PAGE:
Jenny writes of Seascapes: ‘In early 1995 Judith Clark, piano tutor at the Victoria University Music Department, invited me to write a new piano piece for Douglas Lilburn’s 80th birthday, for a special concert she was organising in honour of the occasion. She was about to assign my new piece to one of her senior piano students when she got a surprise, and so did I – for as soon as the piece was finished, another one appeared to be waiting in the wings, so I wrote that one too, and then there came a third and a fourth, until Judith began flapping her hands and crying, ‘No more! No more!’ These eventually became Nos 8-11 of my 24 Tone Clock Pieces for piano.
When dear Jack (Body) asked, almost twenty years later, if I would be interested in contributing to an NZTrio Lilburn concert by arranging some or any of these piano pieces for piano trio, I chose the first and last pieces of this set of four, and have named this version ‘Seascapes’. All four have to me always suggested the endlessly varied movements of surf, wind on water, sea, rock pools – and also, when he was younger, Douglas himself walked often at Pukerua Bay, where I live.’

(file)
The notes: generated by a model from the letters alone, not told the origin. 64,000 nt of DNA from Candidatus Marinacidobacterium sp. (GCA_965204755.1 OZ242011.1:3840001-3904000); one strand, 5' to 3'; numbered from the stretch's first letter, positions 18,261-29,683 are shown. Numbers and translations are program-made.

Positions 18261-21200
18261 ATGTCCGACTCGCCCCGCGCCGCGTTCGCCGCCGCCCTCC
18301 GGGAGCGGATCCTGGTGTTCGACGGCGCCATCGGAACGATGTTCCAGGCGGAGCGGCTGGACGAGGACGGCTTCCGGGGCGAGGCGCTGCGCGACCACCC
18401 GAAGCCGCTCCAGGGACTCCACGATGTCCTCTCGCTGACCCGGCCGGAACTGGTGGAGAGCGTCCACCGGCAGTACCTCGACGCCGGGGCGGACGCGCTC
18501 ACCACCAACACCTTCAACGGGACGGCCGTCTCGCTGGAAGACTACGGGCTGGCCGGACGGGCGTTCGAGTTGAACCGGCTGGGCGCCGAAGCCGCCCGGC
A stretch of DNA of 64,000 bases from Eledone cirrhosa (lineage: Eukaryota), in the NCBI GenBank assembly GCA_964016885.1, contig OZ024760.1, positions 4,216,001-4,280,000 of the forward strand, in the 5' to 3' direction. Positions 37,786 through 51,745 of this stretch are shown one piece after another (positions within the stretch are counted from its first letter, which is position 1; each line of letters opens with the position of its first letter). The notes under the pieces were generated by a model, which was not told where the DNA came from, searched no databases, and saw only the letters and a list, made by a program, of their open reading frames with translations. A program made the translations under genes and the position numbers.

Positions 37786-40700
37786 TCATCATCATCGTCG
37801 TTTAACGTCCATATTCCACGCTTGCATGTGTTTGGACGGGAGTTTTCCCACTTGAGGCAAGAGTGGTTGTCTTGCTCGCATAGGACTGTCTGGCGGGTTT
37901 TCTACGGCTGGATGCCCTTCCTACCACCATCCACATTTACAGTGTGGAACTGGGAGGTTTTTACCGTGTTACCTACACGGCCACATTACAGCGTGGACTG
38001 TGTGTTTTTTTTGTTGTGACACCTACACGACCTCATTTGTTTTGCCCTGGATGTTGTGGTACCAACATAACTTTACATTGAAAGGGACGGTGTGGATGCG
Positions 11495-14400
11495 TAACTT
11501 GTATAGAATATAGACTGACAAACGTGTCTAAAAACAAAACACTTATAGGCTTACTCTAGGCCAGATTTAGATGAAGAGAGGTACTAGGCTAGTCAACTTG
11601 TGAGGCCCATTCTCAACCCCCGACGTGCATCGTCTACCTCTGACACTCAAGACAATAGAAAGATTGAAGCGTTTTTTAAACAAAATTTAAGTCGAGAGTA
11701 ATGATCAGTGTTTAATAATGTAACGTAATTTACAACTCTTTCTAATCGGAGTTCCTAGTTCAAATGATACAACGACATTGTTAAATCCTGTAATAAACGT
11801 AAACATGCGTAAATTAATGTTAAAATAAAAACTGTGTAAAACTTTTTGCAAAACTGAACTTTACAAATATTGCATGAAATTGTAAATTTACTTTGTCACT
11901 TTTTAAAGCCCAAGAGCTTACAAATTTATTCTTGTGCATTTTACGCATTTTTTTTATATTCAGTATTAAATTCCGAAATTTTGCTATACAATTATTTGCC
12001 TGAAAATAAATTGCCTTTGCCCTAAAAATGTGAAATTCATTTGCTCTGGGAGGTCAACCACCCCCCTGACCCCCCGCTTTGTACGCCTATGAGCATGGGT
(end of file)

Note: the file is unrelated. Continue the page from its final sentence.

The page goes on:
Samuel Holloway (NZ; b. 1981): Corpse and Mirror (New Commission) – c. 15′
Samuel studied music and philosophy at the University of Auckland. He was the 2013 Mozart Fellow at the University of Otago, a 2016 Civitella Ranieri Fellow in Umbria, Italy, and is currently Acting Head of Creative Industries at Unitec Institute of Technology, Auckland. Samuel’s work has been performed by prominent artists and ensembles in Asia, Europe and North America, including Klangforum Wien, Stroma, the Miyata-Yoshimura-Suzuki Trio and the BBC Scottish Symphony Orchestra. He has recently undertaken a number of projects with the collective et al., and the collaborative work Upright Piano is currently on display at the Auckland Art Gallery Toi o Tāmaki as part of Shout Whisper Wail! The 2017 Chartwell Show.